Zero Clearance to Insert conversion

ericmc Posted By ericmc, Dec 16, 2011 at 8:46 PM

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  1. ericmc

    New Member 2.

    Dec 16, 2011
    Glou. Ma
    Please excuse me if I utilize terminology that is incorrect or inaccurate.
    I have a 5 year old home with a "zero clearance" fireplace. Looks nice, but does not give off much heat. I realize it is engineered that way.
    I had been playing with replacing it with a wood stove. However, I am also considering an insert. From what I gather, a wood burning insert will give off much more heat than the existing zero clearance. I assume it is because there is something there (metal / stone) to actually heat up, whereas the zero clearance has nothing but sheet metal.

    My question is: would it be easier to replace the zero clearance with an insert, or a wood stove? I would like to keep construction to a minimum, as well as cost. I would like to get this done for $3000 or less, including the insert or stove.

    Intention is to heat up that side of the home, 1st floor only. It is about 700 sq. feet or so (maybe 1000).

    I have attached photos of the existing zero clearance fireplace.

    Any feedback would be appreciated - thanks!

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  2. mellow

    Resident Stove Connoisseur 2.

    Jan 19, 2008
    Salisbury, MD
    Can you provide some measurements on your fireplace, that mantle looks pretty close.
  3. madison

    Minister of Fire 2.

    Sep 12, 2008
    41.33°N 74.18°W and 44.67°N 111.0°W
    IMHO, You will be hard pressed to due this for less than $3K. And by the looks of it not happy with an insert shoe horned into the zero clearance FP, appearance, heat output would not be great. There are many considerations, take your time and do some searches here for others that have had the same question.

    you will get some other opinions, hearth clearance in front seems short as pointed out by Mellow.

    I would personally, save up some $$, and consider removing the zero clearance, and look into the options of a FPX ( or other wood burning fireplaces. Which will set you back a good chunk of change.

    I would hazard a guess that it would cost double what you are considering as your max. Unless you are handy sawzall and sledgehammer....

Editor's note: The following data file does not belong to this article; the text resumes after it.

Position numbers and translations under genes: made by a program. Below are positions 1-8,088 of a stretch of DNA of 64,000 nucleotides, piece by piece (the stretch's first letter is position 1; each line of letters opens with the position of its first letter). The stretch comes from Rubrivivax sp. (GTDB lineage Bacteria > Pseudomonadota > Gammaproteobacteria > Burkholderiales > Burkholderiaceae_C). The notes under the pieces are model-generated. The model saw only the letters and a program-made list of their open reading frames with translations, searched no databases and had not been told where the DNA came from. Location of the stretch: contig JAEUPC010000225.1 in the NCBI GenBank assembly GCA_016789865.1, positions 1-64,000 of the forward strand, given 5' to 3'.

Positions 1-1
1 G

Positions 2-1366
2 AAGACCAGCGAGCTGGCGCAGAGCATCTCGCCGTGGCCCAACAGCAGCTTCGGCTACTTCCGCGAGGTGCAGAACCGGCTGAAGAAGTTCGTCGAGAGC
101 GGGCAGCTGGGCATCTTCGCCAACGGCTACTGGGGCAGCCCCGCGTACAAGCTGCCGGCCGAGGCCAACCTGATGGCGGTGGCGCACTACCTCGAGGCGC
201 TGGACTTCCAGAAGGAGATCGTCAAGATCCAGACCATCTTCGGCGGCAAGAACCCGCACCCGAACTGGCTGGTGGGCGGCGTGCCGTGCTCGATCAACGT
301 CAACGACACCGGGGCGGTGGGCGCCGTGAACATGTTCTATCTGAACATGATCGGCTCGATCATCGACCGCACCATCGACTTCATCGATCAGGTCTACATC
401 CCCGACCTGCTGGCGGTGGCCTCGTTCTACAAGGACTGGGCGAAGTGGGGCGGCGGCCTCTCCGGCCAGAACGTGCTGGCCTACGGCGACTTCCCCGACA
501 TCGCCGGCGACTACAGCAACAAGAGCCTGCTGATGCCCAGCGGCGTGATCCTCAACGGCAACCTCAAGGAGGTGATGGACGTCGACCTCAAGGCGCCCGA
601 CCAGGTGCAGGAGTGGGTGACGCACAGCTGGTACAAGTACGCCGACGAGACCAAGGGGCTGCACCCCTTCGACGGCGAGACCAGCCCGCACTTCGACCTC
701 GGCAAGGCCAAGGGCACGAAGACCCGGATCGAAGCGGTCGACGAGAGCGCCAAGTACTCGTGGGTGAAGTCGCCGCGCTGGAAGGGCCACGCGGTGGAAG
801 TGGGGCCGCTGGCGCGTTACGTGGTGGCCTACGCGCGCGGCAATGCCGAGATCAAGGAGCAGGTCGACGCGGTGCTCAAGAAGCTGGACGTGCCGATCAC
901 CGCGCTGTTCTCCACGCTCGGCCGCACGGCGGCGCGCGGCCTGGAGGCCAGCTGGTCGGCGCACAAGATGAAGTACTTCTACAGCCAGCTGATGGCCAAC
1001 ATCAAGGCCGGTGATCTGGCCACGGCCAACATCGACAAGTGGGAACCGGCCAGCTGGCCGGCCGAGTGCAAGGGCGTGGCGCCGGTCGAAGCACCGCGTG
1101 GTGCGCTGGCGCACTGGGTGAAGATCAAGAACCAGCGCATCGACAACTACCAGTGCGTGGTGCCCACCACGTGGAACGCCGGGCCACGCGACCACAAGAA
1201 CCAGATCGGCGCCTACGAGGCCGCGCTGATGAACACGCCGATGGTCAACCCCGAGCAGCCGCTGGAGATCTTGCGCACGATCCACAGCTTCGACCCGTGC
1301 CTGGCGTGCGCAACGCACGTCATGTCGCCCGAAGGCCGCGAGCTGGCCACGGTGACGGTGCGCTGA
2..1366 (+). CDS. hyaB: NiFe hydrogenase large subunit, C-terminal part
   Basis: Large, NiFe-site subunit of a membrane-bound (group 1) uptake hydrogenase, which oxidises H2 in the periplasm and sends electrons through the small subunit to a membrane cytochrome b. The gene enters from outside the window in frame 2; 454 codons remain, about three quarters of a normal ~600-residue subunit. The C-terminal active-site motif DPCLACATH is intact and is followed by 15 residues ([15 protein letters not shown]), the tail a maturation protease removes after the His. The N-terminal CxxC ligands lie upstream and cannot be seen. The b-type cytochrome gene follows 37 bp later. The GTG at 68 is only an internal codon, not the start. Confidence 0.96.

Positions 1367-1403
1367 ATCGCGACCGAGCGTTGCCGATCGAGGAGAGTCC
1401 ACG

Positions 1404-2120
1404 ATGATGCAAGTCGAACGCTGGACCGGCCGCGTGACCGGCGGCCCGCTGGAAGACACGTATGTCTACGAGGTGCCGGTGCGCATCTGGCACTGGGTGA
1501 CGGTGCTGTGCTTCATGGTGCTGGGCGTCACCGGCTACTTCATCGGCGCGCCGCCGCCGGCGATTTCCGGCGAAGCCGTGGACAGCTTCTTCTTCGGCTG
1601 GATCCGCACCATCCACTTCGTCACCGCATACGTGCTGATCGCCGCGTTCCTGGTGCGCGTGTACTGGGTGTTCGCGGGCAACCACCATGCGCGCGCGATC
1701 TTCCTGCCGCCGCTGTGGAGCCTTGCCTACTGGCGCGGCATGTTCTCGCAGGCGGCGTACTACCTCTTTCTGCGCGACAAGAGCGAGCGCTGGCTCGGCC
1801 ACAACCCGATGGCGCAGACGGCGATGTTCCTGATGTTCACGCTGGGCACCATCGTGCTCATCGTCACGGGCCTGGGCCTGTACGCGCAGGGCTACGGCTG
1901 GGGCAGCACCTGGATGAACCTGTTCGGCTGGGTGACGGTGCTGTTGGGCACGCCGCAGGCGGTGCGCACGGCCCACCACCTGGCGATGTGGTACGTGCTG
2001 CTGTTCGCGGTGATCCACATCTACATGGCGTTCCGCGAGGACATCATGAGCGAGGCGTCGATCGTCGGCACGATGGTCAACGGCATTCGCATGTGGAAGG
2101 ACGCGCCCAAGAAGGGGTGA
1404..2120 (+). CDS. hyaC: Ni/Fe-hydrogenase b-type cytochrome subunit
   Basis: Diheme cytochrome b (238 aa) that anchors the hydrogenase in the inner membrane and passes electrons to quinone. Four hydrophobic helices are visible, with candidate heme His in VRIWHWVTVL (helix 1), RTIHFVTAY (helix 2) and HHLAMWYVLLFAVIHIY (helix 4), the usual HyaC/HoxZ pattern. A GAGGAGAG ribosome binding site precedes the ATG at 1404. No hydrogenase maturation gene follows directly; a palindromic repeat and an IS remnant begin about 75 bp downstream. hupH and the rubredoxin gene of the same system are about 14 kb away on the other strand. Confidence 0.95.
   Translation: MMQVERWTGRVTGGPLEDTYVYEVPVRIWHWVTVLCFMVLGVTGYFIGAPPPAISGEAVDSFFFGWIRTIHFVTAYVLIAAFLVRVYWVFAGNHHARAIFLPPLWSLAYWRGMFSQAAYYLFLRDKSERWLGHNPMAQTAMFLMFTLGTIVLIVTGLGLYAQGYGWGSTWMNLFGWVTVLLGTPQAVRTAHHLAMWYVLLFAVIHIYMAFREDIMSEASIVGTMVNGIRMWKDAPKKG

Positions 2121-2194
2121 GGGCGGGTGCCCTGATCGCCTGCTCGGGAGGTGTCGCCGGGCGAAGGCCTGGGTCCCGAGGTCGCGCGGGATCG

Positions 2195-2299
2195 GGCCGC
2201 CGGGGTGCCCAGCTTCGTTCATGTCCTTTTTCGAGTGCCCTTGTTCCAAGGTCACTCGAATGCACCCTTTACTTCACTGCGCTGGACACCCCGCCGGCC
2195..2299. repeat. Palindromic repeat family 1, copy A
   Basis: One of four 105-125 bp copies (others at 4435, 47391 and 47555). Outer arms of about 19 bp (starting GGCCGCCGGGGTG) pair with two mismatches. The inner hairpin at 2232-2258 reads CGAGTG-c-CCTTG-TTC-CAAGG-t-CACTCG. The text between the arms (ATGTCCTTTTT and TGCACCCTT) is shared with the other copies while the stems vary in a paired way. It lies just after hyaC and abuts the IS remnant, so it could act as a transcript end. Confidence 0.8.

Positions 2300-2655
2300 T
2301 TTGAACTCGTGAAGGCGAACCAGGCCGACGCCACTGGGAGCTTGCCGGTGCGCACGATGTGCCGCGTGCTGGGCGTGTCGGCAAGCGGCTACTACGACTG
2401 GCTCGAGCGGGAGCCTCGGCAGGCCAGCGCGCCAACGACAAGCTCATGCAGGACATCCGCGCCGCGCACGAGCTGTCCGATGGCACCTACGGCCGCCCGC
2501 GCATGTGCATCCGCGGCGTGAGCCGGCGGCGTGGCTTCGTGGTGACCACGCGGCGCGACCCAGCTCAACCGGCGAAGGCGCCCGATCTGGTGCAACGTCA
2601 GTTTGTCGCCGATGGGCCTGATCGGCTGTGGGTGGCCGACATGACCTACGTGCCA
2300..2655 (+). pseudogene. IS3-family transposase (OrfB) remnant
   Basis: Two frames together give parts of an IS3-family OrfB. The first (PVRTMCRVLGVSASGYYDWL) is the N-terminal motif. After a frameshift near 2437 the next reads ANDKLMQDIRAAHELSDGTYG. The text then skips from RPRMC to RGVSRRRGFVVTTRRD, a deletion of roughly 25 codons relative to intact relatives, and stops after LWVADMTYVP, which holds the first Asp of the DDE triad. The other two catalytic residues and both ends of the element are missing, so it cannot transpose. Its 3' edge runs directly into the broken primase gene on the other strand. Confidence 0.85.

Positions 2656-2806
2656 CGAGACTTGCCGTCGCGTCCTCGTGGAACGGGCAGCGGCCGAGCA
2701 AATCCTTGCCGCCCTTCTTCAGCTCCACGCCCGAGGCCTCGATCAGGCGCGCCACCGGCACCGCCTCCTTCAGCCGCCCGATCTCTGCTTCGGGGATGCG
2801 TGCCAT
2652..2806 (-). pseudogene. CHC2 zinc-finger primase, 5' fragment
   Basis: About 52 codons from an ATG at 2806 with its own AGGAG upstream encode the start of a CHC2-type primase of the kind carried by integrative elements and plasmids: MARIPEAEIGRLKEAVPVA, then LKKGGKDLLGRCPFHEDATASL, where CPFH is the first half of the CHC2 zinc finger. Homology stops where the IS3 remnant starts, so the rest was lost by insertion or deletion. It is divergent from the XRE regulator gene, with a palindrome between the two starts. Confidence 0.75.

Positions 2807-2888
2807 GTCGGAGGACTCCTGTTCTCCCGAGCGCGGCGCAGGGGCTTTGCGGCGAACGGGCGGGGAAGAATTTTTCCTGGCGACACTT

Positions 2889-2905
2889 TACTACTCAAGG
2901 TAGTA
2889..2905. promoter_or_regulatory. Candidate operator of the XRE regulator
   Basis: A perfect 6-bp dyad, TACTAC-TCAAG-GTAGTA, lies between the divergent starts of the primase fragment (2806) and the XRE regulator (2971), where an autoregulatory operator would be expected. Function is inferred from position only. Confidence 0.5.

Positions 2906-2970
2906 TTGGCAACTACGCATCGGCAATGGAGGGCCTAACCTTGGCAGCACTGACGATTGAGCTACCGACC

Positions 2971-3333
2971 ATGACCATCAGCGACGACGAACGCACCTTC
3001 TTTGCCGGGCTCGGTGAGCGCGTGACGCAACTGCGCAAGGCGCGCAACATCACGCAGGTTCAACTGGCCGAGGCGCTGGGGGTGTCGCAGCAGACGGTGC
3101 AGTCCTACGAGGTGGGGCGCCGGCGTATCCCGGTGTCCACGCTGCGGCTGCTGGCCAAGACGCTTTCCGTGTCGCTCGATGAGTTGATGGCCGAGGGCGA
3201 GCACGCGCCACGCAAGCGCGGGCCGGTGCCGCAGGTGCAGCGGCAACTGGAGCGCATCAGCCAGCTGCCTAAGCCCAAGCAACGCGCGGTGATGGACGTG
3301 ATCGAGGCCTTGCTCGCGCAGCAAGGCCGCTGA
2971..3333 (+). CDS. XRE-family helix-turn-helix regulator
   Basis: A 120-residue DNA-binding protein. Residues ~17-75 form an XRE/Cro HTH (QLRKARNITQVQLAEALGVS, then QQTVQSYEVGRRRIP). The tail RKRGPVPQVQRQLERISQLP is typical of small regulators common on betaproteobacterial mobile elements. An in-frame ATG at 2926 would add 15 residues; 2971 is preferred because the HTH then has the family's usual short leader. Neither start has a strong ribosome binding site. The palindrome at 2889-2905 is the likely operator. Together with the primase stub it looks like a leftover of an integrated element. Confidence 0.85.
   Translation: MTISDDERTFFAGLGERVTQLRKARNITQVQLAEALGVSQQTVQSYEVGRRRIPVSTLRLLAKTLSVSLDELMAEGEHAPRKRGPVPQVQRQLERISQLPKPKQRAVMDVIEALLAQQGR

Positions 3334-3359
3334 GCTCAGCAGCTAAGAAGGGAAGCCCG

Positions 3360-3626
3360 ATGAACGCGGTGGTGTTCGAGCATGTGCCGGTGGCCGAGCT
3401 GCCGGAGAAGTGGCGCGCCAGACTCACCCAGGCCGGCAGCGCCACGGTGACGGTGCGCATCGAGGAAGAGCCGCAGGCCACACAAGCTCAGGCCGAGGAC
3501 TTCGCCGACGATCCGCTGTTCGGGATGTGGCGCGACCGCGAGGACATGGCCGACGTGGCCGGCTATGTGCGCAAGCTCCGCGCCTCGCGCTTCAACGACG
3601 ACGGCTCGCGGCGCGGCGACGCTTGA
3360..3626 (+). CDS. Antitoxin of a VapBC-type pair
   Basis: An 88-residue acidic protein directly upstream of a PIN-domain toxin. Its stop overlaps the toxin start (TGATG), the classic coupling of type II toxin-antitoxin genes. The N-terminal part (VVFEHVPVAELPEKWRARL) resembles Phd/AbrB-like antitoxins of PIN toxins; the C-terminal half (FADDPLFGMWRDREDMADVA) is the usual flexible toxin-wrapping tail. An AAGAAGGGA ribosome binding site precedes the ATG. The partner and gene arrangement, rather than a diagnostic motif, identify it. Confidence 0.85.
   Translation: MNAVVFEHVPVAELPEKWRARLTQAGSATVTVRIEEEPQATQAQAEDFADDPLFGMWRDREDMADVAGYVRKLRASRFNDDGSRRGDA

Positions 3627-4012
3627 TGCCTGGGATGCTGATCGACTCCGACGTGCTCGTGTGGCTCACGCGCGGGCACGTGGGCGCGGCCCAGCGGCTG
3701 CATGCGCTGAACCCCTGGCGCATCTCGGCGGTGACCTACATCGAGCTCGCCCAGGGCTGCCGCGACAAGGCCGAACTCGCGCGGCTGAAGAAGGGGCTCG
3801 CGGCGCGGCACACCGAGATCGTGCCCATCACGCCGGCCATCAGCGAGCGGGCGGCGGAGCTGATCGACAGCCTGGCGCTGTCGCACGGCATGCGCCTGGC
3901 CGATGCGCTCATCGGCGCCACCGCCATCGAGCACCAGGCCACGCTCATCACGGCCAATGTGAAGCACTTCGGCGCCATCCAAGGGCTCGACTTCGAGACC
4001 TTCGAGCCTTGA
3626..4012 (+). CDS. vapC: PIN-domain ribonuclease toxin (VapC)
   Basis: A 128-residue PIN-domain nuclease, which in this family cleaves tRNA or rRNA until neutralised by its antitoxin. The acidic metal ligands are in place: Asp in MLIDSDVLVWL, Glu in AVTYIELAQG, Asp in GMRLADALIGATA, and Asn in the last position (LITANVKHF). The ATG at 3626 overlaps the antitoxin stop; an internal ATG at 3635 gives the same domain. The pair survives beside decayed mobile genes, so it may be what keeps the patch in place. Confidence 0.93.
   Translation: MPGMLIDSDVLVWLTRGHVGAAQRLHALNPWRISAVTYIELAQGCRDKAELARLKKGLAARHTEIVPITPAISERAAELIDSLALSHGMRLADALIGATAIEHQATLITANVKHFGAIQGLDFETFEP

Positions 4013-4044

4. 26.2OrNothing

    New Member 2.

    Dec 14, 2011
    Good evening to all, Happy Holidays!!

    I am under the same situation as EricMC. I have a FMC fireplace that is more for decorating than actual heating. In fact I have the same set up as a chimeny as he does, but I am considering removing the existing unit and closing the opening and or trying to place a wood stove in front and just relining the chimney. Is that even feaseble?
    I am aware the ($3000.00) will fall short to what I want to do. Any sugestions would be apreciated.
  5. fossil

    Accidental Moderator 2.
    Staff Member

    Sep 30, 2007
    Bend, OR
    26.2, please start your own thread with some pics & descriptions & we'll get to working with you. It's too hard to work on two folks' different projects in one thread. This thread belongs to the OP (original poster), ericmc. Thanks! Rick
  6. wkpoor

    Minister of Fire 2.

    Oct 30, 2008
    Amanda, OH
    Thats look very much similar to my E36 Heatilator. I'll give you a heads up on the show stopper. You have an SL300 8" double wall pipe, stainless inside wall and galvanized oustide wall rated at 1700 degrees. If you like most need it to be per code and pass an inspection then be prepared to rip it all out and start completely over. No other way around it. I called Heatilator, chimney sweeps and liner people. No one has tested that pipe lined therefore no rating therefore no worky.
  7. Dirtsurgeon

    New Member 2.

    Jun 11, 2011
    Mojave Desert
    Wow eric, your fireplace and mantel setup looks very similiar to what I replaced in my house.